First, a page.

When the Anglo-French forces invaded Beijing in 1860, Emperor Xianfeng (r. 1851-1861) of the Qing Dynasty (1644-1911) fled to Chengde (Rehe), Hebei province. At that time, Yixin received an order promoting him to Prince Kung. He negotiated with the Anglo-French forces and signed the Convention of Peking.
Then, the Qing government set up the Zongli Yamen to deal with diplomatic issues with various countries. In the process of dealing with foreign affairs, Yixin met many foreigners and launched a westernization policy, becoming a leader of the Self-Strengthening Movement.
After Emperor Xianfeng died in Rehe, Yixin and Empress Dowager Cixi conspired to launch the Xinyou Coup, also known as the Beijing Coup. Because of his meritorious performance in the coup, Yi was awarded the title of Prince of Political Deliberation, and enabled to integrate military, political, diplomatic and royal affairs, which was unique in the history of the Qing Dynasty.
Yixin first reported to the Empress Dowager to appoint Junwang (second-rank prince) as the minister according to the ancestral family law, which improved his prestige and status among the royal Manchu clans. He reorganized and controlled the Junji Chu (Grand Council), and used Han ministers Zeng Guofan, Zuo Zongtang, Li Hongzhang and others to maintain peace between the Qing government and foreign countries and to maintain the rule of the Qing Dynasty.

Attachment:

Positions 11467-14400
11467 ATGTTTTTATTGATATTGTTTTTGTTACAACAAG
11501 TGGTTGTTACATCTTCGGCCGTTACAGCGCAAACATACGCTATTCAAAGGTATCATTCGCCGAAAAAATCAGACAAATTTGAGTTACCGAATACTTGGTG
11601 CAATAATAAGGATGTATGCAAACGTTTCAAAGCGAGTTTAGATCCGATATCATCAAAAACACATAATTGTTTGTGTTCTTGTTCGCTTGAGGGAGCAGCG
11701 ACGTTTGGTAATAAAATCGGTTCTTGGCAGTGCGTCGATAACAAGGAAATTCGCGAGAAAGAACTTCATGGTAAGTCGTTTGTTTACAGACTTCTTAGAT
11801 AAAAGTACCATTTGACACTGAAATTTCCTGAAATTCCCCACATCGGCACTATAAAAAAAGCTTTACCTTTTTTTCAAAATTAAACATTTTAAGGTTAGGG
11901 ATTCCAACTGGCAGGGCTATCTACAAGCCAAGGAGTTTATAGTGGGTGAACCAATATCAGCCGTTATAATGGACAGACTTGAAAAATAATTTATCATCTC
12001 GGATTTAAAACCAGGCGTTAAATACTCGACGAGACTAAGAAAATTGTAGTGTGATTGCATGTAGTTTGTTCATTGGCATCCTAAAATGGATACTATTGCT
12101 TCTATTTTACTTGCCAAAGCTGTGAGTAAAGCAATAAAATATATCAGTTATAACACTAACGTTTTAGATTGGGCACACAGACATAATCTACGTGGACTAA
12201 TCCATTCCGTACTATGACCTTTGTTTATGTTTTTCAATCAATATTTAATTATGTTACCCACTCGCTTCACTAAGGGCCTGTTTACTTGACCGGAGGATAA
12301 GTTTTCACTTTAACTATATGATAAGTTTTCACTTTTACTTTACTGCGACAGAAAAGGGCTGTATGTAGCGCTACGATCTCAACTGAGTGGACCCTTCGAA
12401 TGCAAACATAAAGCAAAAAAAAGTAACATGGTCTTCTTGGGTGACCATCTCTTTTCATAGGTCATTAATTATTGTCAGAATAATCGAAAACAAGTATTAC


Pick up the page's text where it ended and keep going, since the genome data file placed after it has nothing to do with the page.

Empress Dowager Cixi was deeply afraid that Yixin's growing power would threaten her ruling position. In addition to trying to draw him in, she made excuses to remove Yixin from all his posts and Yixin had been back at home for 10 years. When in the 20th year of Emperor Guangxu (1894) Japan invaded Korea, Yixin was hired again to be in charge of internal and foreign affairs.
Yixin was depressed in his later years and only longed for a peaceful life. He finally moved to Jietai Temple in Mentougou, a suburb of Beijing.